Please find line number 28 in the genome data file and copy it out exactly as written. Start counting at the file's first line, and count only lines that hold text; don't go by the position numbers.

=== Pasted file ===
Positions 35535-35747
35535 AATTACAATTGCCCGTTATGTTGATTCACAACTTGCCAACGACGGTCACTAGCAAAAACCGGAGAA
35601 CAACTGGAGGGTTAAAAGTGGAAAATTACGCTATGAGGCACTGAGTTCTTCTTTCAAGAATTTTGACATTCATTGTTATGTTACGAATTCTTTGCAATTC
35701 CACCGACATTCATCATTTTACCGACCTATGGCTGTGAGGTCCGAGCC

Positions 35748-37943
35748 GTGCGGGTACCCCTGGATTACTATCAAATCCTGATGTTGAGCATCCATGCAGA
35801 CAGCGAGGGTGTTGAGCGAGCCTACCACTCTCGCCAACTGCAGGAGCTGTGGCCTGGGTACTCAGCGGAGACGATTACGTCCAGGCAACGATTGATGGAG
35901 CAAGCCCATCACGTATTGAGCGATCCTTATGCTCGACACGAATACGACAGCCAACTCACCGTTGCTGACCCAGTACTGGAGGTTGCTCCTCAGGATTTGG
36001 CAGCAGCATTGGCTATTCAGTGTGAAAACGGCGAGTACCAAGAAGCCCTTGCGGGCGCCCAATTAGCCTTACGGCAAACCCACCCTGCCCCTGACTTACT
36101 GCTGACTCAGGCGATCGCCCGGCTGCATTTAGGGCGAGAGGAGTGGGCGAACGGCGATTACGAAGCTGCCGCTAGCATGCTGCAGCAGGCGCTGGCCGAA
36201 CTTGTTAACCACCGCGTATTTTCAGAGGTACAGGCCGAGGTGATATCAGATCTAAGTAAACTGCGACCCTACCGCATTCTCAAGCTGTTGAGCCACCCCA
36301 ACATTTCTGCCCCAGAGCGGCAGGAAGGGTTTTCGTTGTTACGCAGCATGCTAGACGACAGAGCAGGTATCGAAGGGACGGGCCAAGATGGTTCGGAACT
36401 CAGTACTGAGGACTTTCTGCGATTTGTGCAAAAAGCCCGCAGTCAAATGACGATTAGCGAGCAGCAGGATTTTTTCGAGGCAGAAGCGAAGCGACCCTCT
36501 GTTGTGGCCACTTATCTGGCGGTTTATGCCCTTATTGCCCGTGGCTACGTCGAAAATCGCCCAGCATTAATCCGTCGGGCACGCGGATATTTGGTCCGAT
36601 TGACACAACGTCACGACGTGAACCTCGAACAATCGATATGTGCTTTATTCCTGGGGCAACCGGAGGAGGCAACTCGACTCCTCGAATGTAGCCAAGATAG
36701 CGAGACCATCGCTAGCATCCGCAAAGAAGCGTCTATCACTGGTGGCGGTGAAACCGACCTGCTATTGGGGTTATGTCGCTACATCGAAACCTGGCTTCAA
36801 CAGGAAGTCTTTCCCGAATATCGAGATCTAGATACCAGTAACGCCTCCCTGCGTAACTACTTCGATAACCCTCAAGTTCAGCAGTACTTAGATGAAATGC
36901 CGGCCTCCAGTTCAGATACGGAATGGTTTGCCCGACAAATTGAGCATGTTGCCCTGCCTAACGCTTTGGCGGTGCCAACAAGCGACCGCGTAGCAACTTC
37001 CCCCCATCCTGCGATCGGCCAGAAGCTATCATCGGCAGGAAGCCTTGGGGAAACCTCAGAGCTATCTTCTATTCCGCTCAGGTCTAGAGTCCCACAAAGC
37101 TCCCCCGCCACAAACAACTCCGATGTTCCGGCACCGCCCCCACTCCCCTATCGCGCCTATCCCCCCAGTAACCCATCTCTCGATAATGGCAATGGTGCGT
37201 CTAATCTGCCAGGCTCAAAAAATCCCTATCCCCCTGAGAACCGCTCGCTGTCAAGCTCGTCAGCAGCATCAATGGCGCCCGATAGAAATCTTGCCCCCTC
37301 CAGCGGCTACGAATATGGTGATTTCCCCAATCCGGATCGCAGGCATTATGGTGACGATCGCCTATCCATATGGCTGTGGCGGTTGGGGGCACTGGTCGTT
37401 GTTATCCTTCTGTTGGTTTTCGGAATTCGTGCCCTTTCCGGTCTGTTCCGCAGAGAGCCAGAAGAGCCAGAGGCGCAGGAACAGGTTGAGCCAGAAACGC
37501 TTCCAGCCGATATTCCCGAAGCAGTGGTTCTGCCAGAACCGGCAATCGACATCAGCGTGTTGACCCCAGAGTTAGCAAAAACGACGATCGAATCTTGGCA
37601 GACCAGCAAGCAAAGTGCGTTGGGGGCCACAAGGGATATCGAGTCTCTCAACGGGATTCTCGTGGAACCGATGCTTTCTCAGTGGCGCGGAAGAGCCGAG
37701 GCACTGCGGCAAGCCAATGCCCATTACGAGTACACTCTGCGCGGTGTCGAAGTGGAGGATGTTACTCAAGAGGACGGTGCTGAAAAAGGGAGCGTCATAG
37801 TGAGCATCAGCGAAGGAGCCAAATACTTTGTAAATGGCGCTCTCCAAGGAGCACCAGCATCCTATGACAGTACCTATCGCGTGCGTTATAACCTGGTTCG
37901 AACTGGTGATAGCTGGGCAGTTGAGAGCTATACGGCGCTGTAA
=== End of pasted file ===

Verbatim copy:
37901 AACTGGTGATAGCTGGGCAGTTGAGAGCTATACGGCGCTGTAA